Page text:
of the border. It is distribution, transmission and metering costs
that account for any difference in price and that is due to geographic
and demographic factors. BETTA has no impact on these issues.
In fact the regional pricing mechanisms under BETTA could result
in higher prices for Scottish consumers.
Under the current system customers in Scotland
regularly switch suppliers although most customers wish they hadn't
bothered. UNISON members deal with thousands of calls every day
from confused customers. These customers are bombarded with a
bewildering array of marketing ploys and often end up unsure who
is providing their energy and without a bill for months. Others
are the victim of high pressure sales tactics and blatant mis-selling.
The endless regulatory initiatives from Ofgem
have been a costly failure. To cover up this failure they are
promoting yet another initiative, BETTA. The integrated Scottish
electricity system has nothing to do with most of the issues identified
by ministers. It is just the latest scapegoat for policy and regulatory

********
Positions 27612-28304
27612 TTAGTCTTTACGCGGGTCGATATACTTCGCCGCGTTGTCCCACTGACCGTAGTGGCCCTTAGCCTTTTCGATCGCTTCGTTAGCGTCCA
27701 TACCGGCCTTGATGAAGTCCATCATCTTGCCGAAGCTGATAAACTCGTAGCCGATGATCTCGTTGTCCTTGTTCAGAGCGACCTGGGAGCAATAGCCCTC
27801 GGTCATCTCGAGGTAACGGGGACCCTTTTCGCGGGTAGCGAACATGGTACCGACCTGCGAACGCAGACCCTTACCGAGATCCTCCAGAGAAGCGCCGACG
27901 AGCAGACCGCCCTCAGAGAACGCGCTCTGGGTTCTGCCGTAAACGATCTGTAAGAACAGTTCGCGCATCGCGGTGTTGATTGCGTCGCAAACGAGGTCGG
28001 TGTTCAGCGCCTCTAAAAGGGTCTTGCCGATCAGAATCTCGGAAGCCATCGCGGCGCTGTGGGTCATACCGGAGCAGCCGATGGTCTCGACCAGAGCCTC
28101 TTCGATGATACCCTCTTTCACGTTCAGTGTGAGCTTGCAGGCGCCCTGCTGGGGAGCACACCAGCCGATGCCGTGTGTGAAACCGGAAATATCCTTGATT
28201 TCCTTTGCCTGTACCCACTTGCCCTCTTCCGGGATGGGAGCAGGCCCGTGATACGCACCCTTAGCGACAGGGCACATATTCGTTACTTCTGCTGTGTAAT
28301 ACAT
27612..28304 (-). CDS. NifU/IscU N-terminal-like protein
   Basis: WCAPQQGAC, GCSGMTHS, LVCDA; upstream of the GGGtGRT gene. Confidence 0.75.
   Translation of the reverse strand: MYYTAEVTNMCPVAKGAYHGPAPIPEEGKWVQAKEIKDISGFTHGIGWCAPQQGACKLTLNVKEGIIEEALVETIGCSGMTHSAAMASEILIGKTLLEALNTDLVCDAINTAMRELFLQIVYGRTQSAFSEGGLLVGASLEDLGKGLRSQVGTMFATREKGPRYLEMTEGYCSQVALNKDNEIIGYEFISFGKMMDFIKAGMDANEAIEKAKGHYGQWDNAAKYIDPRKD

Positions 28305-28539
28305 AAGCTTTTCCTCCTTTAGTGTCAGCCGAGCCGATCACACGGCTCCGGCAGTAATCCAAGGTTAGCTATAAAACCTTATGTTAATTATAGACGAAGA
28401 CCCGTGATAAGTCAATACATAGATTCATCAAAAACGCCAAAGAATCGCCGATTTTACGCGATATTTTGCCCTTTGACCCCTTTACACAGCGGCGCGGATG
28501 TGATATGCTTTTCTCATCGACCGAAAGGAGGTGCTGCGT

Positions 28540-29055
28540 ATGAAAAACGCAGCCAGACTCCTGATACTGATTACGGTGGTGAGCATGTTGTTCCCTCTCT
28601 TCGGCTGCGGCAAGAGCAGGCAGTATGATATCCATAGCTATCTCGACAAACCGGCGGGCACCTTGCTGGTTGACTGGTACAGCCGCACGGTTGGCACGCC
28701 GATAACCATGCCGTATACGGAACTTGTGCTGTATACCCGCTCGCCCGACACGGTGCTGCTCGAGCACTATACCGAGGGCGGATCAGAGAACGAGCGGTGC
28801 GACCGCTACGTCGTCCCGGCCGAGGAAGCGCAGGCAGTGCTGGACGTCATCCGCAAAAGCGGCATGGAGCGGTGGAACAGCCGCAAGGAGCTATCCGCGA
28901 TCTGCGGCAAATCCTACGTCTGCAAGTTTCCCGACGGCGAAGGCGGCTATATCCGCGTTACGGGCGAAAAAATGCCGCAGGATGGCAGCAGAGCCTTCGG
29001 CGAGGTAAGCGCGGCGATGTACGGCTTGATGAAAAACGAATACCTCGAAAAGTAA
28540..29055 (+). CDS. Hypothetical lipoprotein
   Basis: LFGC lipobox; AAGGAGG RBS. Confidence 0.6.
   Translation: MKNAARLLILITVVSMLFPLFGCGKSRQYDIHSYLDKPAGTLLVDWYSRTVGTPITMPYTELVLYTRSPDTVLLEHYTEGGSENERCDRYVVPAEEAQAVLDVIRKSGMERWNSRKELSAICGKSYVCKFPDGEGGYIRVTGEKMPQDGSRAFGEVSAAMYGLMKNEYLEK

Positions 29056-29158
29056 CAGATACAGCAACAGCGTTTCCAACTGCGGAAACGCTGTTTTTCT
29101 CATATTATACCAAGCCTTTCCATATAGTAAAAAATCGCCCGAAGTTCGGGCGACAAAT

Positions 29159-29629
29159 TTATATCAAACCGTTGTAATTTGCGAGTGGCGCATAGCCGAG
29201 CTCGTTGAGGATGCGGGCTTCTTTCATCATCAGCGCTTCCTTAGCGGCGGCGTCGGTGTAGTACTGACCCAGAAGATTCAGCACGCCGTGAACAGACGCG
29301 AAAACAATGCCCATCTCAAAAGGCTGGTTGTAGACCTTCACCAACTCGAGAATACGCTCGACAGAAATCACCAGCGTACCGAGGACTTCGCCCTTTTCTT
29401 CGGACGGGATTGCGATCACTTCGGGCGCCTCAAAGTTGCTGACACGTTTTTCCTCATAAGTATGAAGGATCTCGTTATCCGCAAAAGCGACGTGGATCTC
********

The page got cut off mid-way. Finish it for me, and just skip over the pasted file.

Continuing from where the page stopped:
For further details see our BETTA
briefing on the UNISON Scotland website.
British Energy's financial problems, including
a £493m loss in the last financial year, has resulted in
short term support from the UK government. The company is in difficulty
as electricity prices are below the point at which nuclear plants
can operate economically. These problems have been made worse
by plant failures, particularly at Torness, which means the company
is unlikely to meet its output targets. In the medium term one
option is for the government to merge BE with state owned BNFL.
British Energy has entered the business retail
energy market. This follows the sale of Swalec to SSE ending their
short lived foray into the domestic supply market.
ScottishPower and British Energy have settled
their legal wrangle over the wholesale price paid for electricity
generated by Scottish nuclear stations under the NEA. This should